How You Doin'?

How design makes brands more attractive.

January 15, 2020

It's a common misconception that you have to be a designer to be a branding expert. False.

Branding is the art of making people feel a certain way about your business. Design is crafting with intention, be it in the physical space, digital, interior, whatever.

The point is that they are different skills. And while they do overlap within people, they are not the same. For example, if you know your values, who your customers are, and how you make them feel, you've got a solid understanding of your brand. But, it doesn't mean you've got the creative prowess to translate those emotions into a logo, a website, or any other marketing collateral. Likewise, you could be the best designer in the world and not know a damn thing about positioning, user profiles, deriving brand values, or even navigating the process of extracting them from a client.

Branding is king. If you had to forgo knowing your brand and being design-conscious, the brand is more important. But, that doesn't mean you can expect to achieve greatness without design. Why?

Because design turns something ordinary into something spectacular, makes complicated things, like a website, easy, and adds the spark of delight that makes a brand irreplaceable.

It's kinda like this: you want a significant other who is a good person and well-intended. Someone who is confident in themselves and has a spirit to match. That's the brand.

But it'd make it easy to start the conversation if they were attractive and well put together. That's design.

More you say?

Write for humans

SEO strategists are going to hate me for writing this.

12.20.2019

The obsession people have with SEO is mind boggling. It's as if SEO is a silver bullet to make up for having an undefined audience and not knowing what they want. I've seen a lot of marketers and the work that they produce. Most of the time, I'm disappointed because it's obvious what game they are playing. They write keyword stuffed blogs with no soul and refuse to write copy that engages people on an emotional level in the hopes of pointing Google searchers to a page.

It's not that I believe all content should be that way, but in order to actually connect with someone so they convert on your page, you can't write for a search engine. Search engines operate entirely on rationale, humans invest emotionally.

As such, both creative messaging and effective SEO need to be in harmony. You can write for search engines until you're blue in the face, but a search engine is not going to have the emotional nuance as the human who will be making a buying decision. You have to trigger them beyond having all the right keywords on your site.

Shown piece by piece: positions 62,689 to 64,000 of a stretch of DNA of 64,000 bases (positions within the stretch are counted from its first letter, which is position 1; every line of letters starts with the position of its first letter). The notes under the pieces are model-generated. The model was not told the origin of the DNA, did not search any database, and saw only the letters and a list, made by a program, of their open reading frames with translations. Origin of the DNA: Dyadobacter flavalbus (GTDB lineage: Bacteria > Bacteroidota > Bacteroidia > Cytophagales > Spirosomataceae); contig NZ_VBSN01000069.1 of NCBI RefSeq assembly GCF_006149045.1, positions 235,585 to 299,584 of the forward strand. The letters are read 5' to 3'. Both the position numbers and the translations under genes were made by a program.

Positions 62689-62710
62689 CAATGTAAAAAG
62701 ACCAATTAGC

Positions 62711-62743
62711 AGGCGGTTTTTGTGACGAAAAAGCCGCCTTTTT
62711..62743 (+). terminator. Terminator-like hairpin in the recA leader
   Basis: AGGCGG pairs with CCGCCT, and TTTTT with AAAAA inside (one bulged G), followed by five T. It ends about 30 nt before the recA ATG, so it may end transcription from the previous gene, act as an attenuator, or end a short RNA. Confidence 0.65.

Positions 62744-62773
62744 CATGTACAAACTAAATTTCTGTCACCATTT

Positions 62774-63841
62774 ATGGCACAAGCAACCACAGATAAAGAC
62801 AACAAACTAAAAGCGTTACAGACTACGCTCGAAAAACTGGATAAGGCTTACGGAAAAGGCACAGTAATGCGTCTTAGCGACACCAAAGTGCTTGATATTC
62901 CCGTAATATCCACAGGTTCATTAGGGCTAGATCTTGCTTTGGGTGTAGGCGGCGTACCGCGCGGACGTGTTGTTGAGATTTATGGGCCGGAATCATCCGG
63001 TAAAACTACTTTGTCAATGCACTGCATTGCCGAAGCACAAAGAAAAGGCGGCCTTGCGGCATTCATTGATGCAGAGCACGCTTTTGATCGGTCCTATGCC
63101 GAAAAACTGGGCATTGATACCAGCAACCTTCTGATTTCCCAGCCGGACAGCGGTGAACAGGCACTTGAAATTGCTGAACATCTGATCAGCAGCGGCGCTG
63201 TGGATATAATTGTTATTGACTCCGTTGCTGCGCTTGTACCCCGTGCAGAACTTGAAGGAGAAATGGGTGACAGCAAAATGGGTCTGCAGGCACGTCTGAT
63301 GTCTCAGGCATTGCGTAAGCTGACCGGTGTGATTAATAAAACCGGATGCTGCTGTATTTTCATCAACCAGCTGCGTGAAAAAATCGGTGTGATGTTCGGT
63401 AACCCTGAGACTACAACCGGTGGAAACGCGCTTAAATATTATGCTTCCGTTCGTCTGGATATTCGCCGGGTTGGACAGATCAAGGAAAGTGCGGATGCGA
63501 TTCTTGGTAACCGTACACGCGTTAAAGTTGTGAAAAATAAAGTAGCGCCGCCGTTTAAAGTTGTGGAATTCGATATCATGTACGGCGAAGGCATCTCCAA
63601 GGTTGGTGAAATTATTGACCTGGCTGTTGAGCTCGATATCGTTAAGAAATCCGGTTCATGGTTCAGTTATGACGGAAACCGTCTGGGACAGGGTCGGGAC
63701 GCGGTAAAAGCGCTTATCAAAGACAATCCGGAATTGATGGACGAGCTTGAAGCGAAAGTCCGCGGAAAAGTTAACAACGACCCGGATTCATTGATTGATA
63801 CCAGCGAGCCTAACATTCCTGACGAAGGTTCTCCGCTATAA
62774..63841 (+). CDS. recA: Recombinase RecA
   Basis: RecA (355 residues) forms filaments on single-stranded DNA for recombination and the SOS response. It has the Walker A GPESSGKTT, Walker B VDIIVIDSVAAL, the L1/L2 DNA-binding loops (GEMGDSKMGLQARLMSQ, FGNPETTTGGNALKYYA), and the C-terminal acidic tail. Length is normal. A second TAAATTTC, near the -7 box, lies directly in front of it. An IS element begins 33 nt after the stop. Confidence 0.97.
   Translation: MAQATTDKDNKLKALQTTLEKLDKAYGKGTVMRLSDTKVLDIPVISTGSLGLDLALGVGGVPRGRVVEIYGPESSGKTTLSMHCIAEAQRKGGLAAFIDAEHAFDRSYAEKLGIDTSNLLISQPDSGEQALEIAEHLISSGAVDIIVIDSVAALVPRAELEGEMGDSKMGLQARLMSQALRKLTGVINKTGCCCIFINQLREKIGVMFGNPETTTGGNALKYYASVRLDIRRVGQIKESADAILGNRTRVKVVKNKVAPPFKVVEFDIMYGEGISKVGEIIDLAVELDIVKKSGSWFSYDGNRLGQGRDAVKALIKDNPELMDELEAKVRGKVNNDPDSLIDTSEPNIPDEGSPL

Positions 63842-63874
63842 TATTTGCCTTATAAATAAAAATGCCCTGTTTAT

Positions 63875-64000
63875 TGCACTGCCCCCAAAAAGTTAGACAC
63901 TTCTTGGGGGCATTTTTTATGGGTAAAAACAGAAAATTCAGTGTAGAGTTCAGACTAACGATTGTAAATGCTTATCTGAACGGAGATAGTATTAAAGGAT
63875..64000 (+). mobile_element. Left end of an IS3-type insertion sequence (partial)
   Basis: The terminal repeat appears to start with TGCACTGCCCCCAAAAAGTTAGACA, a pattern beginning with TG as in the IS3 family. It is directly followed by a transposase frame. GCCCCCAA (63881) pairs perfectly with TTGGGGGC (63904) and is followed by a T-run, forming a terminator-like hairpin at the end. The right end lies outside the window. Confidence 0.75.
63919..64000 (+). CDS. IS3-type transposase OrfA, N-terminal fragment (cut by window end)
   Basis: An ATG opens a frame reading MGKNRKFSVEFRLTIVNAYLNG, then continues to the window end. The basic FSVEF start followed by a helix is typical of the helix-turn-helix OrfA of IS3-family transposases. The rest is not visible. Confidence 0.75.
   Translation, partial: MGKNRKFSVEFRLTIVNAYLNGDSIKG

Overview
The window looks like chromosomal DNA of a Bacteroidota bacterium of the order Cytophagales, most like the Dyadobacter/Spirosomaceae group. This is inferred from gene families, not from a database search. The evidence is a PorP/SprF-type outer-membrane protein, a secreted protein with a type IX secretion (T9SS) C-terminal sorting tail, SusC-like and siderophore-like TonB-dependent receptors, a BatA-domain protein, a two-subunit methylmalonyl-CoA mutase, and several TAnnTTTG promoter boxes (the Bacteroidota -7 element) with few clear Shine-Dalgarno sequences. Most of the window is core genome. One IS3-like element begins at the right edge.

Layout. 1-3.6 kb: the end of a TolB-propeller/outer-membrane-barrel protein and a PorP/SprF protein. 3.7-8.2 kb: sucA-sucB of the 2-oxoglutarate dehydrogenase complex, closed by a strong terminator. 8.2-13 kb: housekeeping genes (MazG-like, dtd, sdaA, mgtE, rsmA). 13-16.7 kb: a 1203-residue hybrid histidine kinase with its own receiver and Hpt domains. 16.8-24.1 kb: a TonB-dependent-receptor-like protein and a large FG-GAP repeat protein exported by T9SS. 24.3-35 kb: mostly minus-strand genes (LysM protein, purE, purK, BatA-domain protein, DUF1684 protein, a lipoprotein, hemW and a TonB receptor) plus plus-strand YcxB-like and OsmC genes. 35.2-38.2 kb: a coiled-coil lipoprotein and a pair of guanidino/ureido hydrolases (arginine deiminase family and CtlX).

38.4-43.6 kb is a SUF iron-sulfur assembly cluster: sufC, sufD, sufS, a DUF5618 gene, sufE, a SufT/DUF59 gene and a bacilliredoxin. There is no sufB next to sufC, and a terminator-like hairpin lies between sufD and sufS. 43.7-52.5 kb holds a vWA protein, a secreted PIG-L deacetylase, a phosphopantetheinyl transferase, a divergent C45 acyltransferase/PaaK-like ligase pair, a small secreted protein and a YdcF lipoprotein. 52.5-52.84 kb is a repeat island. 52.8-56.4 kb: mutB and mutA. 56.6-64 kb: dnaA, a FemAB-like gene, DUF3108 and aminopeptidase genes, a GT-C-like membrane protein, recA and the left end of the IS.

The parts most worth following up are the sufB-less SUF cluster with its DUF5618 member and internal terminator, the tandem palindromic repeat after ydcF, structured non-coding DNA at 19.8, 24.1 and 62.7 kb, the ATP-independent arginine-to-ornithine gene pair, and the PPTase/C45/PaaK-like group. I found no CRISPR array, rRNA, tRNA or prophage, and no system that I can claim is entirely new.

If I had to put my finger on specific things that focusing solely on writing for search engines fails to consider, it'd be these two things:

  1. Keywords and other elements search engines take into account are replicable. If you can do it, so can your competitors and it will not help customers make a decision because you will sound exactly the same.
  2. Writing and creating content for search engines rarely makes for anything engaging, exciting, or different. However, it's these qualities that encourage people to share what they find regardless of whether Google likes it or not.

In short, make awesome content for humans. If possible, make it search engine friendly.

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It's Your Fault People Don't Understand Your Startup

For those who think no one seems to get it.

1.14.2020

When you are creating a startup, it's easy to get sucked into the mindset that your product/service is needed and that everyone could benefit from it. Regardless of how true that is, people just don't seem to get it. You drill down on your marketing efforts talking about the features of what you offer, but no one understands.

You're bitter. You're frustrated. And it's also your fault.

Yea. It's your fault. It's your fault people do not understand the value of what you've created.

"Zach, that's pretty harsh," you might say. But, I believe it's better than the alternative.

Here's the thing: if it's your fault people don't understand the value of what you've created, then you can change. If it's everyone else's fault, you're shit outta luck.

It's never too late, it's all your fault, but that is the absolute best-case scenario. The question is: what are you going to do about it?

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